The name Onoclea is from the Greek onos, vessel, and kleio,to close or sheathe, in reference to the podlike pinnules enclosing the spores on the fertile fronds. Fossil records dating back 54 million years indicate that Onoclea was cosmopolitan in distribution until glaciation and the emergence of new mountain ranges subsequently restricted its range. Presently, there are only one to three species limited in native habitats to North America and Asia. The Asian material is sometimes designated as O. interrupta or O. sensibilis var. interrupta. Also, based on chromosome counts Kato (1991) places Matteuccia x intermedia in the genus as O. intermedia.

Notholaena lanuginosa sunbathing with succulents on an exposed rocky slope in the Canary Islands.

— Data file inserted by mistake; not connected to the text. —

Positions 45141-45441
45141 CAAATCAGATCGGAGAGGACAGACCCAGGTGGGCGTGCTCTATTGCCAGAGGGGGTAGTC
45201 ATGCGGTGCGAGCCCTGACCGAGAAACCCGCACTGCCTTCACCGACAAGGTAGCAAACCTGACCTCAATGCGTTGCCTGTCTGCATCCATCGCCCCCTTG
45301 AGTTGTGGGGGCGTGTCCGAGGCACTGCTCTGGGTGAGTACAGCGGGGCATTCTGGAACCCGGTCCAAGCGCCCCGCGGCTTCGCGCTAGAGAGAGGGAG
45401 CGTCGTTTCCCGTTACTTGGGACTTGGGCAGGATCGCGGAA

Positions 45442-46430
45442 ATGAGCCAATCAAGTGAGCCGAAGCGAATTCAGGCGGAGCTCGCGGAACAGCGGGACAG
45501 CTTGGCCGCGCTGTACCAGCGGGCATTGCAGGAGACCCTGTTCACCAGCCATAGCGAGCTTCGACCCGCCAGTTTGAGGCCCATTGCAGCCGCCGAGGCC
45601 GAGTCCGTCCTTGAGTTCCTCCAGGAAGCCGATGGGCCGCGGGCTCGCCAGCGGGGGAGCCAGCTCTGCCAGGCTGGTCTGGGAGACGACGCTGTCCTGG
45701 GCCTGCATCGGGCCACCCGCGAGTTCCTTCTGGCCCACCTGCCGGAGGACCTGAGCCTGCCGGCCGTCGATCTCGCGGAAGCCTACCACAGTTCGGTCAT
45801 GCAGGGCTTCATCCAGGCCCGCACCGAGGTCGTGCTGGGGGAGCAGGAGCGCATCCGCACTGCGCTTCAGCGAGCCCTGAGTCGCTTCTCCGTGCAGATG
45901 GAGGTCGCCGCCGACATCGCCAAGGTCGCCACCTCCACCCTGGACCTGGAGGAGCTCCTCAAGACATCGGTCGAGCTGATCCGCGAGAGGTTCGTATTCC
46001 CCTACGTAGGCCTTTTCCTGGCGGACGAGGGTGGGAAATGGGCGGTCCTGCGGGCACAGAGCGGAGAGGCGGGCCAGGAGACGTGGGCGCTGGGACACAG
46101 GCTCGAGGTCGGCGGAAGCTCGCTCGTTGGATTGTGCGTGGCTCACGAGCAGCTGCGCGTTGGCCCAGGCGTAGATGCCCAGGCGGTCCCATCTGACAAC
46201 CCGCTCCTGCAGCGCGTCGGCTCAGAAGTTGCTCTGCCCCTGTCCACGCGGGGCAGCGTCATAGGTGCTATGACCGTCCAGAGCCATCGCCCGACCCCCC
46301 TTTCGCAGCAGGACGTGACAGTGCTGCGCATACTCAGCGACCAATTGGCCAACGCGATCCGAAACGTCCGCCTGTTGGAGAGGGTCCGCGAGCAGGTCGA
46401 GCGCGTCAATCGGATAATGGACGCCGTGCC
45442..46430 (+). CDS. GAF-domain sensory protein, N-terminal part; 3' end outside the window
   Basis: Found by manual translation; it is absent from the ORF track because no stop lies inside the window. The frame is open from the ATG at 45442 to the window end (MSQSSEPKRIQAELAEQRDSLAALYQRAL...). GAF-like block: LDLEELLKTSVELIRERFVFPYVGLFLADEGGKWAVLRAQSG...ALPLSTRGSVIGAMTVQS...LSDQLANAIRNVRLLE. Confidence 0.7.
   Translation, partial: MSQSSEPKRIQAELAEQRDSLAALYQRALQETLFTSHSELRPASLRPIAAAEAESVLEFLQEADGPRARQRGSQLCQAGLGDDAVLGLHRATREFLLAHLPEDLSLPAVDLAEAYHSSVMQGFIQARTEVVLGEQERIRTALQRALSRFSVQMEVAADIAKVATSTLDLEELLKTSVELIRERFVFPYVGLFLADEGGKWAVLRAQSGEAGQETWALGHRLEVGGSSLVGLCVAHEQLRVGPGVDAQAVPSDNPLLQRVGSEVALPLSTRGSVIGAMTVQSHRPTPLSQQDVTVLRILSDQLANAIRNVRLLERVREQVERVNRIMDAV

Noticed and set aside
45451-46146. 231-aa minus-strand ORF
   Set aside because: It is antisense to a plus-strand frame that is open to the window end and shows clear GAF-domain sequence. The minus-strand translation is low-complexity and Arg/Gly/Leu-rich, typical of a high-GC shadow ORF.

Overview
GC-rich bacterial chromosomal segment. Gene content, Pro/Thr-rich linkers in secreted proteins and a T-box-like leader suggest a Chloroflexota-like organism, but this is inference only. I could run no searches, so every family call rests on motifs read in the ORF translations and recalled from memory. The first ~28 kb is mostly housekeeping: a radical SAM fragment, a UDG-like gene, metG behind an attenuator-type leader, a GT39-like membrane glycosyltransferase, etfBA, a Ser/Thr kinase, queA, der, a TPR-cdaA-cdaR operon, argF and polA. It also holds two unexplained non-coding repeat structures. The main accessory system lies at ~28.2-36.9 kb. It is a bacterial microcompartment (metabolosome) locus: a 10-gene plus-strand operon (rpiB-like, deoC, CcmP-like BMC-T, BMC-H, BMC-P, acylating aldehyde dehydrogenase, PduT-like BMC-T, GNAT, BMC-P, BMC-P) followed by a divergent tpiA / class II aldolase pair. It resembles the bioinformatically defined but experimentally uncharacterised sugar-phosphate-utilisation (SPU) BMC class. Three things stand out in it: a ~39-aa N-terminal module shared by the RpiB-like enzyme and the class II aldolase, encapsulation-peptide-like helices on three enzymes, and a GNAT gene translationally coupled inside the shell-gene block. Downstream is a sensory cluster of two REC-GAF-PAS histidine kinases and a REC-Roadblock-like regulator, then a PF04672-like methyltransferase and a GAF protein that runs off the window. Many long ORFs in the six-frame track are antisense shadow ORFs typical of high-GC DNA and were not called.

Notholaena marantae in rocky compost in the Kohout garden.

Notholaena standleyi in the forbidding dryland surrounds of Bumblebee 4, Arizona.

Onoclea sensibilis as a ground cover in the perennial bed at the Bellevue Botanical Garden.

These are deciduous ferns with long-creeping rhizomes yielding a strong propensity to spread, especially in moist to wet areas. They are dimorphic with upright spikes of beadlike fertile fronds appearing in late summer and persisting until the following year. The green spores are released (rapidly in warmth) in winter or spring. Sterile fronds have two vascular bundles shaped like dog bones that join together in the upper portion of the frond. They have netted veins and are sometimes mistaken for those of Woodwardia areolata. The latter has minutely toothed rather than wavy margined pinnae, winged lower pinnae, and fertile fronds of narrow leafy tissue. When fertile fronds are present, the two are not likely be confused.

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